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April 8, 2011 Our Classroom Economy: As Easy As 1,2,3 and Totally Free! By Angela Bunyi
Grades 3–5

    For several years I launched a detailed classroom economy, primarily based on Rafe Esquith's work, but the maintenance was more than I was willing to keep up.

    For several years I launched a detailed classroom economy, primarily based on Rafe Esquith's work, but the maintenance was more than I was willing to keep up. However, this year I was determined to launch a classroom economy that was as easy as 1,2,3 and totally free, so that I would also sustain it. Read on to learn how we have created and maintained a classroom economy that won't break your time bank account.

    Photo: A student bid and won our latest classroom auction to swap desks with me for the month. 


    The Power of a Working Classroom Economy

    Recently I had a meeting during my planning period that ran longer than expected, and my time to pick up students from special areas came and went. I was under the assumption that my room was covered. Later, I found out it wasn't covered for about ten minutes. Nevertheless two students "hired" as police officers entered the classroom at the scheduled time and passed out trade books for students to read. Students read quietly until a 6th grade teacher walked by and asked where I was. According to my teaching neighbor, students were on task and doing exactly what was on the schedule. That's pretty impressive. That's the power of a classroom economy.

    Classroom Economy: As Easy As 1,2,3!


    Step 1: Create Free Online Bank Accounts for Your Students


    With Smart Piggy Bank, you can set up all of your class bank accounts in fewer than twenty minutes. The site was created to "help parents teach kids about money," and it also works in the classroom. I like that it has the look and feel of a real online banking system. Deposits and withdrawals all include a memo line, which must be completed for each transaction. 

    In our class, we all have the same format for our user names and passwords. This makes it easy for me to log on, for students to remember their log-on information, and for bankers to check the accuracy of deposits and withdrawals.

    Step 2: Interview and Hire Students for Classroom Positions

    Stop and think about what you need help with in the classroom. Wouldn't it be nice if you always had someone who made sure lunch counts were turned in, backpacks were in order, library books were placed where they belong . . . and so on? When I sat down to create classroom positions, I started with the following positions, pay, and duties:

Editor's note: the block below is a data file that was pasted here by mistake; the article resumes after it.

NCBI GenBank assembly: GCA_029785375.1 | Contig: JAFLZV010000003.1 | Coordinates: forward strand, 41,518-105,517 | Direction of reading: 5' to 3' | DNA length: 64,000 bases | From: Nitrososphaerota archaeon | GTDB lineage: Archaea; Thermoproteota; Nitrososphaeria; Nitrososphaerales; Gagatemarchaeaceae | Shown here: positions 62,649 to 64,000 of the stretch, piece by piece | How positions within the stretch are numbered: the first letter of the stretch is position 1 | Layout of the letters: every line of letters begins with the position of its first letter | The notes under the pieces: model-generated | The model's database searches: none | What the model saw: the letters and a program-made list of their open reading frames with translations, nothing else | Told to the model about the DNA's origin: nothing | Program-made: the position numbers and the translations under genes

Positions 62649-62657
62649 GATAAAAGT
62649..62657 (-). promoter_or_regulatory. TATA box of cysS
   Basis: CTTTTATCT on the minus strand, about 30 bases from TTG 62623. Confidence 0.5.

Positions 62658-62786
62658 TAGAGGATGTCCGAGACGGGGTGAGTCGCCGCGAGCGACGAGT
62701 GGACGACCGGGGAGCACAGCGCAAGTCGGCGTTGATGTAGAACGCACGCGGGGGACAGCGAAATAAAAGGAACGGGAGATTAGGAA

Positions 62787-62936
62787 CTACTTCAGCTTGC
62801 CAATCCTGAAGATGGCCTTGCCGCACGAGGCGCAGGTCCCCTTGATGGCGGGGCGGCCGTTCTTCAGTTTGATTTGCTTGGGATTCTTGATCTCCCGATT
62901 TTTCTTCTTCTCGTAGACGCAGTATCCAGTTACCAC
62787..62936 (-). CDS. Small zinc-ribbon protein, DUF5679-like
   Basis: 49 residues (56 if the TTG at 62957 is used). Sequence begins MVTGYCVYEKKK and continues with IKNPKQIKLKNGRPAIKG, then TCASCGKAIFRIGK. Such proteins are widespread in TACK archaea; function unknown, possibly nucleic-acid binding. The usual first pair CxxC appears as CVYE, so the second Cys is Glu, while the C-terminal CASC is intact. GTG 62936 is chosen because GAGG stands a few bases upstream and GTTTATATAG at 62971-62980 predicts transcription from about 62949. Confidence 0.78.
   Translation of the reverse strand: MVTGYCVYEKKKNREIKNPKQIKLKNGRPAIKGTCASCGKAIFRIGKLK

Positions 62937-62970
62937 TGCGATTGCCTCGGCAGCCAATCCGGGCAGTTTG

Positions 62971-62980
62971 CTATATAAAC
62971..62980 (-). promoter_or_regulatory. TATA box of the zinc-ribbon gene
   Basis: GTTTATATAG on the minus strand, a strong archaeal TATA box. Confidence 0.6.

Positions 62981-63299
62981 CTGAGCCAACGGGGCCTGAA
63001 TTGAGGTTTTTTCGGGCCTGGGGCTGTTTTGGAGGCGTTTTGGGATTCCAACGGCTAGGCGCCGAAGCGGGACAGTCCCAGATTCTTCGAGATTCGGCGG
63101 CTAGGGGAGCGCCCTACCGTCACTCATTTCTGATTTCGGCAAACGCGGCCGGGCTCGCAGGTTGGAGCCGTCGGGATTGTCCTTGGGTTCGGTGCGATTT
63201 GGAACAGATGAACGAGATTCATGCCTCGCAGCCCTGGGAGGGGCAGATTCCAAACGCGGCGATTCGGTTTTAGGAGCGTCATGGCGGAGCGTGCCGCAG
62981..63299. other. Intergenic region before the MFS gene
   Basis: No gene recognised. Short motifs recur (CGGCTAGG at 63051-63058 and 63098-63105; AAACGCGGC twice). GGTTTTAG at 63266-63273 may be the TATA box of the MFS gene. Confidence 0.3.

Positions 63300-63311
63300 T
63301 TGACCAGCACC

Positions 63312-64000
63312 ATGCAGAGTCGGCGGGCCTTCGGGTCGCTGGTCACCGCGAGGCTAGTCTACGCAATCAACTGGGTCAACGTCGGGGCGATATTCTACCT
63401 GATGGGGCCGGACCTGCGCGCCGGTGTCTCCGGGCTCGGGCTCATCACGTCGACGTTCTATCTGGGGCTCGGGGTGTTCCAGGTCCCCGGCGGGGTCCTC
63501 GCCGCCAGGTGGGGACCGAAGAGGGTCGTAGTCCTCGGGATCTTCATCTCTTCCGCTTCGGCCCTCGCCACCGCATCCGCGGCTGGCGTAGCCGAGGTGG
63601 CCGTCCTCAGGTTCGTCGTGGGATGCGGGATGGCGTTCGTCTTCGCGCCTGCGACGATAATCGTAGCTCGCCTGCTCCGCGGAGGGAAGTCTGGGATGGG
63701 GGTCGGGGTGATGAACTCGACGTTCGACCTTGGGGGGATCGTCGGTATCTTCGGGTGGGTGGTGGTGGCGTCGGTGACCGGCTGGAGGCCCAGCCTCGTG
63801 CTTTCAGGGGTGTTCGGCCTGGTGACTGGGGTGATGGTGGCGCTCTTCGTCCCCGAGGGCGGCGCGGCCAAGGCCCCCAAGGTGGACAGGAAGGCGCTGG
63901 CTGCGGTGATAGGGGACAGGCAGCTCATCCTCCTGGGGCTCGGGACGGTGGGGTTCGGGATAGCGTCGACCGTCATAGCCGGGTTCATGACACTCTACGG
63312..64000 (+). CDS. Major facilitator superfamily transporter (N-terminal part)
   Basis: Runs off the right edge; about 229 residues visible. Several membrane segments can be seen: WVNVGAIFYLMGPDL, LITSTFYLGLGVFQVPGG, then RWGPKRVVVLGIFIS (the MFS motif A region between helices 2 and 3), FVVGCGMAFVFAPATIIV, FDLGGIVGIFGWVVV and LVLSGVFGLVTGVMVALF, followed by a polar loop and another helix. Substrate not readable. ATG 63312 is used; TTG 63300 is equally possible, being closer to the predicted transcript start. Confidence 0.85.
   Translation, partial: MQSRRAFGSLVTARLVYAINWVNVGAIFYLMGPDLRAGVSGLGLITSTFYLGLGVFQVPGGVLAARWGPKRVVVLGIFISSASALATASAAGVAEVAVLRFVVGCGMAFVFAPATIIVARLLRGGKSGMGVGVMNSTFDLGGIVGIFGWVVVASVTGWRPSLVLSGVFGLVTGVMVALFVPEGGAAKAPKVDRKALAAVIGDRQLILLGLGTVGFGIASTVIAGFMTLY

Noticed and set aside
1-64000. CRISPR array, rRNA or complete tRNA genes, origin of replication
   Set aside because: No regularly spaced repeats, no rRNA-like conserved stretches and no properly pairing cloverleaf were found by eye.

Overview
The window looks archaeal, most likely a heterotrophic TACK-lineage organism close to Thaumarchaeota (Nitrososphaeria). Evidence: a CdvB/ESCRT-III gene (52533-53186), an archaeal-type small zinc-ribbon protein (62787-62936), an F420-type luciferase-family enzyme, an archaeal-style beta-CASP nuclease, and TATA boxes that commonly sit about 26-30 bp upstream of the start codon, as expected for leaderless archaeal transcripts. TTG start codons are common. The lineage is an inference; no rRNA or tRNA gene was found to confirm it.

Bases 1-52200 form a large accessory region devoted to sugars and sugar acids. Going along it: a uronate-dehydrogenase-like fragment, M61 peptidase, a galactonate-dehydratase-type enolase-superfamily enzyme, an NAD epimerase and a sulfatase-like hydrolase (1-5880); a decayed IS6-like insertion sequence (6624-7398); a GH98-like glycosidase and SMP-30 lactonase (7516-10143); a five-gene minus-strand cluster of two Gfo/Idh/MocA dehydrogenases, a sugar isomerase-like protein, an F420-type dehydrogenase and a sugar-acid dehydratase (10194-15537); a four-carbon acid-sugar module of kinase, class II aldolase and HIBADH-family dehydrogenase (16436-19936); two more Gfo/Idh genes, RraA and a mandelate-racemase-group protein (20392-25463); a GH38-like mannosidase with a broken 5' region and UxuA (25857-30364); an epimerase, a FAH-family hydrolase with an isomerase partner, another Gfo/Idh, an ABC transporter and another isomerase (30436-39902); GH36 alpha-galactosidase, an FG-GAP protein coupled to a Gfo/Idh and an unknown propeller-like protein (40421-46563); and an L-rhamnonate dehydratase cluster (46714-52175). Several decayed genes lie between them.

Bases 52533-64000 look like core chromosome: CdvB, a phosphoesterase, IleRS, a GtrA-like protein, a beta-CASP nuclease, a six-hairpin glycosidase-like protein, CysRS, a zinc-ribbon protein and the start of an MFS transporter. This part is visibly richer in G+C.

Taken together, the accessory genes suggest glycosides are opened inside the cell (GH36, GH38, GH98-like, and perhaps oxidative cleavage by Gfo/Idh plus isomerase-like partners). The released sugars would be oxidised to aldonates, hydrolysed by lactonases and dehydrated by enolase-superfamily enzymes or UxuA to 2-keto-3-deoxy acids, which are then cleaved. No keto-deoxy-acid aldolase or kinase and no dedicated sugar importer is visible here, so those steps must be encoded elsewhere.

JOB TITLE (# of positions 


    Banker (4)

    ** Additional requirement:  A letter of recommendation from another teacher or adult to show that applicant is dependable, has a high level of integrity, and can handle this position. 

    §     A banker keeps records for a single group of students (by table area).  This person must be good at arithmetic and a person of the highest integrity. 

    §     The banker checks accuracy of deposits and withdrawals for 5–6 students on a weekly basis.

    §     Bankers may assist in all things math related (e.g., passing out math materials).


    Custodian (4)

    §     A custodian keeps a specific area of the classroom spotless. 

    §     The duties are separated into four equal portions. Each custodian is responsible for all surface areas, trash, and floors.


    Grader (1)

    ** Additional requirement:  A letter of recommendation (see above). 

    §     A grader is responsible for correcting/grading papers in certain subject areas, but only for objective work (multiple choice, true/false, fill in the blank, etc). 

    §     A grader sorts and passes out papers that are to go home from the office and weekly newsletters with graded work (always kept in the same location in the room).

    §     I must have a high degree of trust in this student.


    Police Officer (2)

    ** Additional requirement:  A letter of recommendation (see above). 

    §     The officer has a book with the names of all the students in his/her jurisdiction. If a student breaks any of the class or school rules, the officer keeps a record of that infraction in the book. 

    §     The officer helps the teacher collect all the fines that students pay for breaking rules. The officer also monitors the restroom and walking lines, and assists with any possible bullying situations.


    Writer/editor (3)

    §     A writer/editor is responsible for writing, editing, and producing a classroom newsletter in addition to the regular newsletter. 

    §     The clerk is also responsible for general editing and for assuring a timely publication process. Any polls or surveys should be completed shortly before or after recess.

    §     Student-run newspapers should be submitted for publication every other Friday (to be sent to students by Monday).


    Librarian (2)

    §     The librarian is in charge of our classroom library and keeps bookshelves clean and orderly. 

    §     This student maintains an up-to-date classroom library inventory. Students go to the librarian for help finding a book.

    §     This student is responsible for necessary book repairs.


    Teacher’s assistant (1)

    ** Additional requirement:  A letter of recommendation (see above). 

    §     The teacher’s assistant is a catch-all position with many duties. 

    §     This student checks for parent signatures on agendas (if needed), writes down the lunch count and turns it in, and performs any other tasks as requested by the teacher.